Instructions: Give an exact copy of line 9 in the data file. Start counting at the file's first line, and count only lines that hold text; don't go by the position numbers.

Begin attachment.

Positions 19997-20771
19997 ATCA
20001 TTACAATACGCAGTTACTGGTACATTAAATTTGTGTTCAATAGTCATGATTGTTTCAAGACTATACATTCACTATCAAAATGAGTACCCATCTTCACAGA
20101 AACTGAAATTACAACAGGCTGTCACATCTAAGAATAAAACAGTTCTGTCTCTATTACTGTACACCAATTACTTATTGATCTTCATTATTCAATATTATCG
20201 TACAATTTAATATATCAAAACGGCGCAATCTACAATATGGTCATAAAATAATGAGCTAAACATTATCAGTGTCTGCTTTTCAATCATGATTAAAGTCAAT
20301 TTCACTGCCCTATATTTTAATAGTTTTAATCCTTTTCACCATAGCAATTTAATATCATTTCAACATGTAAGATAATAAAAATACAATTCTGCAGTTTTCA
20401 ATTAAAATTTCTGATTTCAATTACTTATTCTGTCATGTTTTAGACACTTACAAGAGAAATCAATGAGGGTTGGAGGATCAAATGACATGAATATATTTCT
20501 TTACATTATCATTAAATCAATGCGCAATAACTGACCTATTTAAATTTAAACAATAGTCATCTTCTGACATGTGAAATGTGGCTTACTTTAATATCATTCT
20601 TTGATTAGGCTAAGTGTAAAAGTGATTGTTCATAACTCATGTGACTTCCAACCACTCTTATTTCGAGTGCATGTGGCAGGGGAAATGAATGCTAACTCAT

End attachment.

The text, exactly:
20601 TTGATTAGGCTAAGTGTAAAAGTGATTGTTCATAACTCATGTGACTTCCAACCACTCTTATTTCGAGTGCATGTGGCAGGGGAAATGAATGCTAACTCAT